Ranajit Guha and Subaltern Studies 2016


Ranajit Guha and Subaltern



Broad movements/shifts in historical studies after WW2

• Intellectual currents: from Marxism to structuralism, post-structuralism

• Thematic shifts: from social history and ‘history from below’ to a broadly ‘cultural history

• The politics of knowledge: from Eurocentrism to

‘postcolonial’ perspectives and the critique of


SUBALTERN STUDIES: a major site where these shifts can be observed in a non-European historiographical context

Ranajit Guha and the emergence of the Subaltern Studies collective

• Ranajit Guha – politicized by left-wing, Communistdominated student milieu of Calcutta in the 1940s; involved heavily in Communist Party of India (CPI) in 1940s and


• 1959-80: based in England. University of Sussex in 1970s:

Guha, along with a group of like-minded colleagues and students, sets up Subaltern Studies – 12 volumes of essays published by Subaltern Studies collective between 1982 and 2005

• Other major scholars associated with the project: David

Hardiman, Shahid Amin, Gyanendra Pandey, David Arnold,

Sumit Sarkar, Dipesh Chakrabarty, Partha Chatterjee.

Processes influencing Guha and

Subaltern Studies

• Intellectual processes: a) History from below; b)

Antonio Gramsci: concept of ‘subaltern’ – enrichment and revision of traditional Marxist concepts of class struggle

• Political processes: churning and shifts on the radical left. Growing importance of peasant movements, guerrilla uprisings. India and elsewhere: emergence of a distinctly Maoist current in revolutionary politics. Naxalbari movement: key influence on Ranajit Guha in the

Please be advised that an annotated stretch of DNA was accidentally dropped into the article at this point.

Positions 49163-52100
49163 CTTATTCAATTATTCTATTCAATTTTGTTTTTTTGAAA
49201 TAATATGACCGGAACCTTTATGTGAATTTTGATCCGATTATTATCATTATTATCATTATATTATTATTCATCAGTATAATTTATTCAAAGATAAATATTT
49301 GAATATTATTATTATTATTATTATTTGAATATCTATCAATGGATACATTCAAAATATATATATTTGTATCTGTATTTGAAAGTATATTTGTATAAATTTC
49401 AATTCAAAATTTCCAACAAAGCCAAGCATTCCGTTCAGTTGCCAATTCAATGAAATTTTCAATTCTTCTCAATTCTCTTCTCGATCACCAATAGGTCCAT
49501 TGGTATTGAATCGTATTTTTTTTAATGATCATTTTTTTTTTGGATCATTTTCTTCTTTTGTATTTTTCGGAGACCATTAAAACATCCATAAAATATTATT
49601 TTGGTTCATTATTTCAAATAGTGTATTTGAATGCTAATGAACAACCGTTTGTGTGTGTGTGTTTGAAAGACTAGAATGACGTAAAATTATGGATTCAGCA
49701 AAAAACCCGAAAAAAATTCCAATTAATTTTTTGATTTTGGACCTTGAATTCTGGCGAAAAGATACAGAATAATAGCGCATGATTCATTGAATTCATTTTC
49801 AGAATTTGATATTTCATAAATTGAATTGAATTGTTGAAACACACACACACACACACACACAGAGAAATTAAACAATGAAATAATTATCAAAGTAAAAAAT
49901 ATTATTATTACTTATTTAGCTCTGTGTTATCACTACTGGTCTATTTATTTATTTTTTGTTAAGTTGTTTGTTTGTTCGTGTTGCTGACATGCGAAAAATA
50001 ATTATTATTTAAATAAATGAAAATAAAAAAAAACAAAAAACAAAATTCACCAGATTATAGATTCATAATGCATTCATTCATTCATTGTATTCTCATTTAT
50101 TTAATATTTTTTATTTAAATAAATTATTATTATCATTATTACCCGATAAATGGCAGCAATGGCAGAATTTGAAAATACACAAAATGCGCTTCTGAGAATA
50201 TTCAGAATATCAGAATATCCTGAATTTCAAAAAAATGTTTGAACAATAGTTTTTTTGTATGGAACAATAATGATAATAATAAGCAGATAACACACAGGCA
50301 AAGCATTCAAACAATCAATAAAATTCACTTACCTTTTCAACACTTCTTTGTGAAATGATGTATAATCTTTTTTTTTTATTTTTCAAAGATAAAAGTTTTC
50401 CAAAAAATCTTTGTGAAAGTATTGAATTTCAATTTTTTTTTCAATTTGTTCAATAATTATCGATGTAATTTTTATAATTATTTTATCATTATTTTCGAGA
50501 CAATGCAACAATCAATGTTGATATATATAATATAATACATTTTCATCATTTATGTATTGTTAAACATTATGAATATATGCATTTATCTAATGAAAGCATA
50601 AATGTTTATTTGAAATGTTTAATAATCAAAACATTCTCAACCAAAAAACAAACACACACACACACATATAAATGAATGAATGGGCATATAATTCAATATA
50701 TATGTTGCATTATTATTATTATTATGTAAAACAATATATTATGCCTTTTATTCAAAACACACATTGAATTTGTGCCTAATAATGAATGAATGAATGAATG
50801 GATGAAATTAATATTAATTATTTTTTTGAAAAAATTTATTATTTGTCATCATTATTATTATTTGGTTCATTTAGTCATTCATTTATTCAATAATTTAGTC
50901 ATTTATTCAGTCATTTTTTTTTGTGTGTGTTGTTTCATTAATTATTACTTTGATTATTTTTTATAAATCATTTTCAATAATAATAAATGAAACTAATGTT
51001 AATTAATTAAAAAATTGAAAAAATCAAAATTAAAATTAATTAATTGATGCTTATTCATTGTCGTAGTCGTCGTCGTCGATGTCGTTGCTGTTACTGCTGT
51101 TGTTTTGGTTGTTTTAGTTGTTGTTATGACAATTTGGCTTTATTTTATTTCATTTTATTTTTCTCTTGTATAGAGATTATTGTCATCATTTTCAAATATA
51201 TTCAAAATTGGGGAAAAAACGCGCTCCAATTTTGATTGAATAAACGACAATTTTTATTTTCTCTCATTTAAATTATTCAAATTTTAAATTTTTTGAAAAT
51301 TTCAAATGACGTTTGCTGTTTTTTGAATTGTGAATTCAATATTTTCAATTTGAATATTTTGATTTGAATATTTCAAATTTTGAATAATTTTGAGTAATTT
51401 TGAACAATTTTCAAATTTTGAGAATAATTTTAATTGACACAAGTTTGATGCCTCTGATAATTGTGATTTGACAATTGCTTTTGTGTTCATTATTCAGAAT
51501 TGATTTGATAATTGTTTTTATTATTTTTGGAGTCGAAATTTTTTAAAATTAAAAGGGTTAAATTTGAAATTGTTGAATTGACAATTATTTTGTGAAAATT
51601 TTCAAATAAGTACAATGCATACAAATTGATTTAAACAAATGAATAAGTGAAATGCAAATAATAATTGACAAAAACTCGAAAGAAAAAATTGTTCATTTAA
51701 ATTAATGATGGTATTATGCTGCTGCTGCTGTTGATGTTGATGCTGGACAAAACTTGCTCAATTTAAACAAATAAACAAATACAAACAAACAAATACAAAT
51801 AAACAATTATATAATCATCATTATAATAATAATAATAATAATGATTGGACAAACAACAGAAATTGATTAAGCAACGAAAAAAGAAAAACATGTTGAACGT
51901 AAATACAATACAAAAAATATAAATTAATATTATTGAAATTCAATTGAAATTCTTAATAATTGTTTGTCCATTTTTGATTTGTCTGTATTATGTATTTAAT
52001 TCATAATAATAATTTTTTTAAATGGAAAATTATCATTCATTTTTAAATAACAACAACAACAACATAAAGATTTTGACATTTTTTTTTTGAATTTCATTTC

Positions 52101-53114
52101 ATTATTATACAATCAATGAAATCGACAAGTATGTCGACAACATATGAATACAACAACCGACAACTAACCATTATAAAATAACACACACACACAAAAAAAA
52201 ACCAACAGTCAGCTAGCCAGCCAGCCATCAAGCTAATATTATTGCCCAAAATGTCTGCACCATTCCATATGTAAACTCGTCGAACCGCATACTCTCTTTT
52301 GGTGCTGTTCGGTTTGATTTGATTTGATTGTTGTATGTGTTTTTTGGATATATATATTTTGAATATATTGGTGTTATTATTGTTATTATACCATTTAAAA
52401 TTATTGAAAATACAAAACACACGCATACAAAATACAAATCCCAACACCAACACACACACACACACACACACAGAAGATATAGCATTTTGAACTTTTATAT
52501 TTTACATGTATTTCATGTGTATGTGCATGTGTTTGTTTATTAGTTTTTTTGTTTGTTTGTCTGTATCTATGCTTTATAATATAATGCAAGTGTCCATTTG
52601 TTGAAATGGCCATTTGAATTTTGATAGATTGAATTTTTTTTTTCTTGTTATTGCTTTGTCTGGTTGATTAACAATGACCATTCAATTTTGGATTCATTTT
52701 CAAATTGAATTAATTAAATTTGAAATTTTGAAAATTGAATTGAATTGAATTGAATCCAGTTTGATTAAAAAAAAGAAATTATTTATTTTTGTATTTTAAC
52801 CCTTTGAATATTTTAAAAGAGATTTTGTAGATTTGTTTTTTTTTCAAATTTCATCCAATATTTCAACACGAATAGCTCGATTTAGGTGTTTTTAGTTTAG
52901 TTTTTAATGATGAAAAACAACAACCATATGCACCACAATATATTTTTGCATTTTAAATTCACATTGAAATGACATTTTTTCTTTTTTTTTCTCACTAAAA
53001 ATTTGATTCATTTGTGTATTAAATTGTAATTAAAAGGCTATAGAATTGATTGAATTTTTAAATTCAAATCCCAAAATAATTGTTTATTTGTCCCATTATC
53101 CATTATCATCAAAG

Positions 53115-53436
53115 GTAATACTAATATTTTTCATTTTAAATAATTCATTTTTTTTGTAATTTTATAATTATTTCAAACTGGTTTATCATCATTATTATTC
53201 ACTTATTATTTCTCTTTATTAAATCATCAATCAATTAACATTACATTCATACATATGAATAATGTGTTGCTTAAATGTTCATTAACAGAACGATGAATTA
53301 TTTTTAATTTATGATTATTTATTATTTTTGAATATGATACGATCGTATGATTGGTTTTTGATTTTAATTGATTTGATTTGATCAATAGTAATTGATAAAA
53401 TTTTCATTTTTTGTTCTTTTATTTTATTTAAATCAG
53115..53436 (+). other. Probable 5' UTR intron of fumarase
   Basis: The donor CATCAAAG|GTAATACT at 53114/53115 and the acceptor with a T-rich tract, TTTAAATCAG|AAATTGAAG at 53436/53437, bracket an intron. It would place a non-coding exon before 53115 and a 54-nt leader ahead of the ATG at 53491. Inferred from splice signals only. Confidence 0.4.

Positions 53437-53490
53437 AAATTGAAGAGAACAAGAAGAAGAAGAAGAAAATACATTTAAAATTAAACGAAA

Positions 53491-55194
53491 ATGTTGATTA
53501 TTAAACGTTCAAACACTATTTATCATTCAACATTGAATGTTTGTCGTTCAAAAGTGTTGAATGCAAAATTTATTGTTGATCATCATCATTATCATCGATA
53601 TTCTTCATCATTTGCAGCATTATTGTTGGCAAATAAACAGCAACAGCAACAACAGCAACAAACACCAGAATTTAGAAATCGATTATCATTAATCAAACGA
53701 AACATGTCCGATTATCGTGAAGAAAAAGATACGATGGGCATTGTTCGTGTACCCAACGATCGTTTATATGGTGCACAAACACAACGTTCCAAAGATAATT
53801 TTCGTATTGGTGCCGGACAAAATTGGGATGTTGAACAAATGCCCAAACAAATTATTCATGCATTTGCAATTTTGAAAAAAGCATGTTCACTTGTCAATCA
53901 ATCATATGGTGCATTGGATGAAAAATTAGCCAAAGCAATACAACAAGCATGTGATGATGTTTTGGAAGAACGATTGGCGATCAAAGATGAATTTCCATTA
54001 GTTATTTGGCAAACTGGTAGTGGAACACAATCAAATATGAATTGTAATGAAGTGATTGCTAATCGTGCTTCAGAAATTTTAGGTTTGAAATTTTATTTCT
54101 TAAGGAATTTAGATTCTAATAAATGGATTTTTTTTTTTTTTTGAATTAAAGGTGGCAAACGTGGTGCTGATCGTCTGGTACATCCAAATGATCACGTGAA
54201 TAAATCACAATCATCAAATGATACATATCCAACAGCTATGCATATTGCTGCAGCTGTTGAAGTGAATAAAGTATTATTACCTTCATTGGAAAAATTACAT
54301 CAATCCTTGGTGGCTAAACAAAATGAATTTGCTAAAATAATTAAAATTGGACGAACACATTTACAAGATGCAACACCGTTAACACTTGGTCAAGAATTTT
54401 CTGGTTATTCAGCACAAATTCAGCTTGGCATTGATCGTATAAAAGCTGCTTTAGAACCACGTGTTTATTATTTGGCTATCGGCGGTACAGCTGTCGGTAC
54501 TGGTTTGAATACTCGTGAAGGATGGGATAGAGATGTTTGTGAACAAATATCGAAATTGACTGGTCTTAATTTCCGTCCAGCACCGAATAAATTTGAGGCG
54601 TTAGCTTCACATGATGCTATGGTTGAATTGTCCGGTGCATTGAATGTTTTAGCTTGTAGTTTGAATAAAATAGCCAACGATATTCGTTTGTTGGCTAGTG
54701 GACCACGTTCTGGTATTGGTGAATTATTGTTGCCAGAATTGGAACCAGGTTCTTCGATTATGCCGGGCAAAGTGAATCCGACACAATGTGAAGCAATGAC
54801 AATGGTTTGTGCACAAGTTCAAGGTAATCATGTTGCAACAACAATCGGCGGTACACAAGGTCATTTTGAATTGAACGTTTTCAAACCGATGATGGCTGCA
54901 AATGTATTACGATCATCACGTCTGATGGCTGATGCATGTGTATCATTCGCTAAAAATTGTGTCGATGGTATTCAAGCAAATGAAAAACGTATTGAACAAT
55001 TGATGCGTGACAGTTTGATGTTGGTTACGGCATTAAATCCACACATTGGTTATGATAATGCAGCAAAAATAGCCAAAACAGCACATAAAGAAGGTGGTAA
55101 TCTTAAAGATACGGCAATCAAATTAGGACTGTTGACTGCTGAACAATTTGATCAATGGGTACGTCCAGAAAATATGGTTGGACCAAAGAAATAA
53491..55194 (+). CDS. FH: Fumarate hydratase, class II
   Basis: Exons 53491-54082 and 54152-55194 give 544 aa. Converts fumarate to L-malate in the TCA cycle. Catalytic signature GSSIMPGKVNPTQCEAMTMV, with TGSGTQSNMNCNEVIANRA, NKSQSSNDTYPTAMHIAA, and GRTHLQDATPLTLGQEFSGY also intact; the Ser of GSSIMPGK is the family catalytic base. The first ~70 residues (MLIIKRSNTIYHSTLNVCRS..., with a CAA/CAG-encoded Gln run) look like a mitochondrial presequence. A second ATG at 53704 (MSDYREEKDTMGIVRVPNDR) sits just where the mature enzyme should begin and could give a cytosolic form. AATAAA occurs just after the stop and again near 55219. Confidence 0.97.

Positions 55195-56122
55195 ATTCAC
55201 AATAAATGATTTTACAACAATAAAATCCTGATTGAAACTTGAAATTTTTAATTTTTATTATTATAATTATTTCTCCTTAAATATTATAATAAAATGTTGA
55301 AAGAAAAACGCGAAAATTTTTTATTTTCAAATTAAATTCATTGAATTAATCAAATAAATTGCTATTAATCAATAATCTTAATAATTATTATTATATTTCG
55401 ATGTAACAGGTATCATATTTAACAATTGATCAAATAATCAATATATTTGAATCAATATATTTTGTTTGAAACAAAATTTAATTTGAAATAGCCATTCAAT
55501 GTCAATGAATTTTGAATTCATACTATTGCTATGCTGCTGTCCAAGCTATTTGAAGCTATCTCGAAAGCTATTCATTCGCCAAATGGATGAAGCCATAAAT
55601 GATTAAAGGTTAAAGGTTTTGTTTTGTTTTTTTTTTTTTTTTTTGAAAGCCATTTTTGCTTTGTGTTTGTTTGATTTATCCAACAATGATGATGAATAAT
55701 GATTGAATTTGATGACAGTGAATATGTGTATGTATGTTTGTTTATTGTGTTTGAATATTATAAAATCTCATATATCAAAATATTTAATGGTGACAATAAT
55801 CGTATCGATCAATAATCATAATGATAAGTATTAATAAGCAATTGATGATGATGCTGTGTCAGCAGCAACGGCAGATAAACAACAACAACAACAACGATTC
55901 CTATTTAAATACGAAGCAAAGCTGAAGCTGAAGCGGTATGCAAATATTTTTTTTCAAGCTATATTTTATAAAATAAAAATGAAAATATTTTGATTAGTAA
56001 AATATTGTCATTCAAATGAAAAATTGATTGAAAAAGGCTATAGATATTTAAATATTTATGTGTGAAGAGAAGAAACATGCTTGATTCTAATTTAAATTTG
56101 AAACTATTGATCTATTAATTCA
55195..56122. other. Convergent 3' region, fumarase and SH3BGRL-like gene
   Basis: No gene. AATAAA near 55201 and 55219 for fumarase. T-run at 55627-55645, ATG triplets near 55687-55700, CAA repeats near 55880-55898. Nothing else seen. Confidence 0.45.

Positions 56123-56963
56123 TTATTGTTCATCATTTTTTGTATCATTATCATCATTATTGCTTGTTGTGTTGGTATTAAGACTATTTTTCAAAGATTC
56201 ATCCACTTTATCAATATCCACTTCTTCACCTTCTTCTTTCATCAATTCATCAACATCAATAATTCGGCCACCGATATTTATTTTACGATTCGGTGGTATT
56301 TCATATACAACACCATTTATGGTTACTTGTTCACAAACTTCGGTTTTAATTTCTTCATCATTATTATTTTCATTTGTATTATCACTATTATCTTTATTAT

Guha: Elementary Aspects of Peasant

Insurgency in Colonial India (1983)

• Peasants, largely illiterate, leaving no direct traces about. How to ‘read’ them back into history:

• Guha: ‘reading against the grain’ – understanding the official codes through which colonial government addressed peasant uprisings. Colonial archive: an archive of ‘counter-insurgency’.

• Forms of peasant dissent and protest, Guha argued, could also be understood in terms of certain codes they followed. Modes of rural insurgency anatomized and itemized.

Early Subaltern Studies: early-mid


• Basic contention of early Subaltern Studies: relationship between 2 domains of politics – ‘elite’ and

‘subaltern’. Peasant protest in India seen to be driven by more than purely economic motives (in contrast to orthodox-Marxist understandings). Idioms of protest

(often religious) studied seriously.

• Problematizing dominant nationalist and Marxist accounts of anti-colonial nationalism.

• Outstanding examples: a) Shahid Amin – ‘Gandhi as

Mahatma’ – role of rumour in constructing Gandhi’s appeal; b) David Hardiman – tribal assertions against liquor dealers – interlacing with popular religion

Late 1980s: the ‘postcolonial shift’ in

Subaltern Studies

• Warm endorsement by Edward Said – helped establish

Subaltern Studies as a globally influential perspective from the ‘Third World’.

• Gayatri Chakrabarty Spivak: ‘Can the Subaltern Speak?’

Critiquing a) exaggeration of emancipatory potentials of peasant resistance; b) the politics of representation in

Subaltern Studies – on what grounds does the radical historian ‘speak for’ the subaltern?; c) lack of attention to gender.

• Late 1980s, 1990s: shift in Subaltern Studies from ‘history from below’ to deconstructions of ‘colonial discourse’, critiques of universalizing claims of Eurocentric history. Eg.

Dipesh Chakrabarty: Europe as the ‘unavoidable’ subjectobject of History: need to ‘provincialize’ Europe.